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Impact of the COVID-19 Pandemic on Treatment Patterns for Patients With Metastatic Solid Cancer in the United States.
Parikh, Ravi B; Takvorian, Samuel U; Vader, Daniel; Paul Wileyto, E; Clark, Amy S; Lee, Daniel J; Goyal, Gaurav; Rocque, Gabrielle B; Dotan, Efrat; Geynisman, Daniel M; Phull, Pooja; Spiess, Philippe E; Kim, Roger Y; Davidoff, Amy J; Gross, Cary P; Neparidze, Natalia; Miksad, Rebecca A; Calip, Gregory S; Hearn, Caleb M; Ferrell, Will; Shulman, Lawrence N; Mamtani, Ronac; Hubbard, Rebecca A.
  • Parikh RB; Department of Medical Ethics and Health Policy, University of Pennsylvania, Philadelphia, PA, USA.
  • Takvorian SU; Division of Hematology and Oncology, Department of Medicine, University of Pennsylvania, Philadelphia, PA, USA.
  • Vader D; Division of Hematology and Oncology, Department of Medicine, University of Pennsylvania, Philadelphia, PA, USA.
  • Paul Wileyto E; Department of Biostatistics, Epidemiology, & Informatics, University of Pennsylvania, Philadelphia, PA, USA.
  • Clark AS; Department of Biostatistics, Epidemiology, & Informatics, University of Pennsylvania, Philadelphia, PA, USA.
  • Lee DJ; Division of Hematology and Oncology, Department of Medicine, University of Pennsylvania, Philadelphia, PA, USA.
  • Goyal G; Division of Urology, Department of Surgery, University of Pennsylvania, Philadelphia, PA, USA.
  • Rocque GB; Division of Hematology and Oncology, Department of Medicine, University of Alabama at Birmingham, Birmingham, AL, USA.
  • Dotan E; Division of Hematology and Oncology, Department of Medicine, University of Alabama at Birmingham, Birmingham, AL, USA.
  • Geynisman DM; Department of Medical Oncology, Fox Chase Cancer Center, Philadelphia, PA, USA.
  • Phull P; Department of Medical Oncology, Fox Chase Cancer Center, Philadelphia, PA, USA.
  • Spiess PE; Department of Medical Oncology, Fox Chase Cancer Center, Philadelphia, PA, USA.
  • Kim RY; Department of Genitourinary Oncology, Moffitt Cancer Center, Tampa, FL, USA.
  • Davidoff AJ; Division of Pulmonary, Allergy, and Critical Care, Department of Medicine, University of Pennsylvania, Philadelphia, PA, USA.
  • Gross CP; Healthcare Delivery Research Program, National Cancer Institute, Bethesda, MD, USA.
  • Neparidze N; Cancer Outcomes Public Policy and Effectiveness Research, Yale School of Medicine, New Haven, CT, USA.
  • Miksad RA; Cancer Outcomes Public Policy and Effectiveness Research, Yale School of Medicine, New Haven, CT, USA.
  • Calip GS; Flatiron Health, New York, NY, USA.
  • Hearn CM; Flatiron Health, New York, NY, USA.
  • Ferrell W; Department of Medical Ethics and Health Policy, University of Pennsylvania, Philadelphia, PA, USA.
  • Shulman LN; Department of Medical Ethics and Health Policy, University of Pennsylvania, Philadelphia, PA, USA.
  • Mamtani R; Division of Hematology and Oncology, Department of Medicine, University of Pennsylvania, Philadelphia, PA, USA.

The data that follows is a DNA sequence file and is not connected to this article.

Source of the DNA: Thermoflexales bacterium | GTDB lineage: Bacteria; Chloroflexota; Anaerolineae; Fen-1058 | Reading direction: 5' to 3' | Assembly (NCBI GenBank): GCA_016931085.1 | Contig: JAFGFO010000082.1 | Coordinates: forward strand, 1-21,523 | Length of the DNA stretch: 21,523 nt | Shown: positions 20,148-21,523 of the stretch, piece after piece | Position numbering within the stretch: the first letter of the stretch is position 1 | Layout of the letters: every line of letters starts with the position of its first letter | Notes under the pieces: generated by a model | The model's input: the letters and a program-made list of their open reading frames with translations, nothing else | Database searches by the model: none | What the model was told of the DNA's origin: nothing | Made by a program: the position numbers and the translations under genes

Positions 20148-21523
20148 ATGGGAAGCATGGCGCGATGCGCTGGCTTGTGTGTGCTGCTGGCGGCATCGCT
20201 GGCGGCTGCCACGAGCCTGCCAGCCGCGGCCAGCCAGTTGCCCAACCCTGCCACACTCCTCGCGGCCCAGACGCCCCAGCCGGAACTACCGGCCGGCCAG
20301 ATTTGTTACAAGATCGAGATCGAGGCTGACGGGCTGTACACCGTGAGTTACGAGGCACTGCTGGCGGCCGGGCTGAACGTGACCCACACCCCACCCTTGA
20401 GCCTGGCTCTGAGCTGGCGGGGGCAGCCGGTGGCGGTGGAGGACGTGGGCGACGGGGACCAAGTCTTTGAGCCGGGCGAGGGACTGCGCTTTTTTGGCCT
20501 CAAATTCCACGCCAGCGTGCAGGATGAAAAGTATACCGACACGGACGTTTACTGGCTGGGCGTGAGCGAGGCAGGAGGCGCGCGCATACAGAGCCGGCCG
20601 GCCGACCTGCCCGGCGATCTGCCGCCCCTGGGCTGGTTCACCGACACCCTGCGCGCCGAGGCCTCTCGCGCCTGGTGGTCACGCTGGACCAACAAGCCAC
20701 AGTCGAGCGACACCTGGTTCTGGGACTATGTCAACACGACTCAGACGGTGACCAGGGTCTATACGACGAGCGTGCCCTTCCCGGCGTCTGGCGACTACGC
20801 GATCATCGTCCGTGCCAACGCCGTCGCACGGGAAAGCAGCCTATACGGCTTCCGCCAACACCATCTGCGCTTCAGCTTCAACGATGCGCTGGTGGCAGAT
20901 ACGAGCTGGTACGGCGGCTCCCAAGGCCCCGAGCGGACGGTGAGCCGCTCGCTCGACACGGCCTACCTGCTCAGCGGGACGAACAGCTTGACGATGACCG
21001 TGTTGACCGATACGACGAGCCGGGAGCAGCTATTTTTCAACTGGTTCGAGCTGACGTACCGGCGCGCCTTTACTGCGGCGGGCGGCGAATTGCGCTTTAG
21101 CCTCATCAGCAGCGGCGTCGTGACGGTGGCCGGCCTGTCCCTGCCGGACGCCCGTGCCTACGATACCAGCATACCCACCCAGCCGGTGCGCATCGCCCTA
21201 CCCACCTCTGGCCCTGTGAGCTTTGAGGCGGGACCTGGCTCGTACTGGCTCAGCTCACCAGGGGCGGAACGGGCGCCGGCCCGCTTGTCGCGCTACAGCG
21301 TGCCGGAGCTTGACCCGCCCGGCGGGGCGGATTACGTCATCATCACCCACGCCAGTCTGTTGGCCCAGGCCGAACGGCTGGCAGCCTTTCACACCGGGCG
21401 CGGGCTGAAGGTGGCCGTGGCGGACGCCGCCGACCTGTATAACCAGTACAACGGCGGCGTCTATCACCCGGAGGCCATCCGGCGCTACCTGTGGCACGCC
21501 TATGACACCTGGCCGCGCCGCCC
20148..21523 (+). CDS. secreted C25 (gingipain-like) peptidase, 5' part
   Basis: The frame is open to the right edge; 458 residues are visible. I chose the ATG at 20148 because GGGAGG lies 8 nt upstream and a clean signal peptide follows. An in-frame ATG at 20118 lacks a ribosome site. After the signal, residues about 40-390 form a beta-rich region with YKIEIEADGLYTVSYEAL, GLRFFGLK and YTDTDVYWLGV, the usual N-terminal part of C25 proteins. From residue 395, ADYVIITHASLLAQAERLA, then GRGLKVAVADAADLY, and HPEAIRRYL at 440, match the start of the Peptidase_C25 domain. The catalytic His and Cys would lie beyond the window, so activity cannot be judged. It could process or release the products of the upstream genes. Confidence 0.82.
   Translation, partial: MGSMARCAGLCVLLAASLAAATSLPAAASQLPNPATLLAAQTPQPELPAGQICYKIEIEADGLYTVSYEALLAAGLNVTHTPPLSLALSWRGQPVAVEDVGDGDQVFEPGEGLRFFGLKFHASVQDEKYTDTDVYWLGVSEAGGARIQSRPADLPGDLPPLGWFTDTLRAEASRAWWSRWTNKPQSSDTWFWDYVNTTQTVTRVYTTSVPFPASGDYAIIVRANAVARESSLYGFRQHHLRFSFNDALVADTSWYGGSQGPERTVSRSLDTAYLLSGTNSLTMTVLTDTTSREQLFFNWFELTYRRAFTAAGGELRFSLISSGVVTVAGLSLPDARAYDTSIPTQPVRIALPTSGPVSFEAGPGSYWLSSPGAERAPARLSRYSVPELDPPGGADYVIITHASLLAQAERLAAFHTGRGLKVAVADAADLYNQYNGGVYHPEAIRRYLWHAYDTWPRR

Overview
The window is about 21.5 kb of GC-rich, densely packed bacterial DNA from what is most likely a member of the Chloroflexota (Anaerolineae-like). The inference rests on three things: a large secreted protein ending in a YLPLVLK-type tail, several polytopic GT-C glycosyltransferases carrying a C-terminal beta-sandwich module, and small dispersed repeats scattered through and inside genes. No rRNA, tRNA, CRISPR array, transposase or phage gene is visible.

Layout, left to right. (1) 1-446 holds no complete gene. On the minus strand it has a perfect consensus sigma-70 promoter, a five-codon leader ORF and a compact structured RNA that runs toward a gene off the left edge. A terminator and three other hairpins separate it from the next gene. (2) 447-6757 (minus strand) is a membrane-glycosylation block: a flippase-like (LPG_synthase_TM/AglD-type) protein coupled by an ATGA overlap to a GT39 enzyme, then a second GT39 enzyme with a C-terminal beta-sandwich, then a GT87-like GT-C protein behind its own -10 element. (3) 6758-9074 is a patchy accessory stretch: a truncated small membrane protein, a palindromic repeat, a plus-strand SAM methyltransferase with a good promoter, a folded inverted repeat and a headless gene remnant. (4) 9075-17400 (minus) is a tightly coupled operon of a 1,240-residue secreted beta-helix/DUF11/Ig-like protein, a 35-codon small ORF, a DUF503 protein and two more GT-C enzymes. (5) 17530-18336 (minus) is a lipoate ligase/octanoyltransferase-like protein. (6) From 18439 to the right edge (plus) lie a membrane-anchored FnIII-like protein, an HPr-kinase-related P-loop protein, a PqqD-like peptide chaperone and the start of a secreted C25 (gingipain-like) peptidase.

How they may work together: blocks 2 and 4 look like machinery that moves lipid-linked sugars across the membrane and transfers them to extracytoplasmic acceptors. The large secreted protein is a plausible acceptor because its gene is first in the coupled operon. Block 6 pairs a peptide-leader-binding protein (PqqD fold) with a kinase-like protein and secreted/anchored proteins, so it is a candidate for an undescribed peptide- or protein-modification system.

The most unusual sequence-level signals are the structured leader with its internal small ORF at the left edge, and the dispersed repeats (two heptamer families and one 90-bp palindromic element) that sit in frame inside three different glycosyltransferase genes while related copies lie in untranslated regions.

• Hubbard RA; Division of Hematology and Oncology, Department of Medicine, University of Pennsylvania, Philadelphia, PA, USA.
J Natl Cancer Inst ; 114(4): 571-578, 2022 Apr 11.
Article in English | MEDLINE | ID: covidwho-1566036
ABSTRACT

BACKGROUND:

The COVID-19 pandemic has led to delays in patients seeking care for life-threatening conditions; however, its impact on treatment patterns for patients with metastatic cancer is unknown. We assessed the COVID-19 pandemic's impact on time to treatment initiation (TTI) and treatment selection for patients newly diagnosed with metastatic solid cancer.

METHODS:

We used an electronic health record-derived longitudinal database curated via technology-enabled abstraction to identify 14 136 US patients newly diagnosed with de novo or recurrent metastatic solid cancer between January 1 and July 31 in 2019 or 2020. Patients received care at approximately 280 predominantly community-based oncology practices. Controlled interrupted time series analyses assessed the impact of the COVID-19 pandemic period (April-July 2020) on TTI, defined as the number of days from metastatic diagnosis to receipt of first-line systemic therapy, and use of myelosuppressive therapy.

RESULTS:

The adjusted probability of treatment within 30 days of diagnosis was similar across periods (January-March 2019 = 41.7%, 95% confidence interval [CI] = 32.2% to 51.1%; April-July 2019 = 42.6%, 95% CI = 32.4% to 52.7%; January-March 2020 = 44.5%, 95% CI = 30.4% to 58.6%; April-July 2020 = 46.8%, 95% CI= 34.6% to 59.0%; adjusted percentage-point difference-in-differences = 1.4%, 95% CI = -2.7% to 5.5%). Among 5962 patients who received first-line systemic therapy, there was no association between the pandemic period and use of myelosuppressive therapy (adjusted percentage-point difference-in-differences = 1.6%, 95% CI = -2.6% to 5.8%). There was no meaningful effect modification by cancer type, race, or age.

CONCLUSIONS:

Despite known pandemic-related delays in surveillance and diagnosis, the COVID-19 pandemic did not affect TTI or treatment selection for patients with metastatic solid cancers.
Subject(s)

Full text: Available Collection: International databases Database: MEDLINE Main subject: Neoplasms, Second Primary / COVID-19 Limits: Humans Country/Region as subject: North America Language: English Journal: J Natl Cancer Inst Year: 2022 Document Type: Article Affiliation country: Jnci

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Full text: Available Collection: International databases Database: MEDLINE Main subject: Neoplasms, Second Primary / COVID-19 Limits: Humans Country/Region as subject: North America Language: English Journal: J Natl Cancer Inst Year: 2022 Document Type: Article Affiliation country: Jnci